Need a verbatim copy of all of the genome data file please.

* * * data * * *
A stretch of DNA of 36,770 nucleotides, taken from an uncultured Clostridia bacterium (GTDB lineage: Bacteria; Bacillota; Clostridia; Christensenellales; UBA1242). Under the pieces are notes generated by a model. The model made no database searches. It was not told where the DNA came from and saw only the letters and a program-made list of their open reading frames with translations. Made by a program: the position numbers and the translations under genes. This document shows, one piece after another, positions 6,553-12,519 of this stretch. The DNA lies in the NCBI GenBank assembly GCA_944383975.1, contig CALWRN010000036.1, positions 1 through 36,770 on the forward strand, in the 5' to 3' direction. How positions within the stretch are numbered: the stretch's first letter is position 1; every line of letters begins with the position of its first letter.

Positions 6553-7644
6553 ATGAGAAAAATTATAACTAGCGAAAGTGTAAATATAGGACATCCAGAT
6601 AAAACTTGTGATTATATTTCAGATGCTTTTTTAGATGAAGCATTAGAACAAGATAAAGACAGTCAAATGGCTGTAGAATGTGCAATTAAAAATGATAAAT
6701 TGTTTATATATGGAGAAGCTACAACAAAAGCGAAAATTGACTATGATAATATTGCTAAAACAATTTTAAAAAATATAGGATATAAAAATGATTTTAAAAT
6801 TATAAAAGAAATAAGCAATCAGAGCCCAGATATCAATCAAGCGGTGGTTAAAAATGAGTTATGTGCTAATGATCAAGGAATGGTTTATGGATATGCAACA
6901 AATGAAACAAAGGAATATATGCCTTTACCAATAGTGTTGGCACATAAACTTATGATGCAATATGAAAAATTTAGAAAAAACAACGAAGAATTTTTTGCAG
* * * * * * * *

A stretch of DNA of 36,770 nucleotides, taken from an uncultured Clostridia bacterium (GTDB lineage: Bacteria; Bacillota; Clostridia; Christensenellales; UBA1242). Under the pieces are notes generated by a model. The model made no database searches. It was not told where the DNA came from and saw only the letters and a program-made list of their open reading frames with translations. Made by a program: the position numbers and the translations under genes. This document shows, one piece after another, positions 6,553-12,519 of this stretch. The DNA lies in the NCBI GenBank assembly GCA_944383975.1, contig CALWRN010000036.1, positions 1 through 36,770 on the forward strand, in the 5' to 3' direction. How positions within the stretch are numbered: the stretch's first letter is position 1; every line of letters begins with the position of its first letter.

Positions 6553-7644
6553 ATGAGAAAAATTATAACTAGCGAAAGTGTAAATATAGGACATCCAGAT
6601 AAAACTTGTGATTATATTTCAGATGCTTTTTTAGATGAAGCATTAGAACAAGATAAAGACAGTCAAATGGCTGTAGAATGTGCAATTAAAAATGATAAAT
6701 TGTTTATATATGGAGAAGCTACAACAAAAGCGAAAATTGACTATGATAATATTGCTAAAACAATTTTAAAAAATATAGGATATAAAAATGATTTTAAAAT
6801 TATAAAAGAAATAAGCAATCAGAGCCCAGATATCAATCAAGCGGTGGTTAAAAATGAGTTATGTGCTAATGATCAAGGAATGGTTTATGGATATGCAACA
6901 AATGAAACAAAGGAATATATGCCTTTACCAATAGTGTTGGCACATAAACTTATGATGCAATATGAAAAATTTAGAAAAAACAACGAAGAATTTTTTGCAG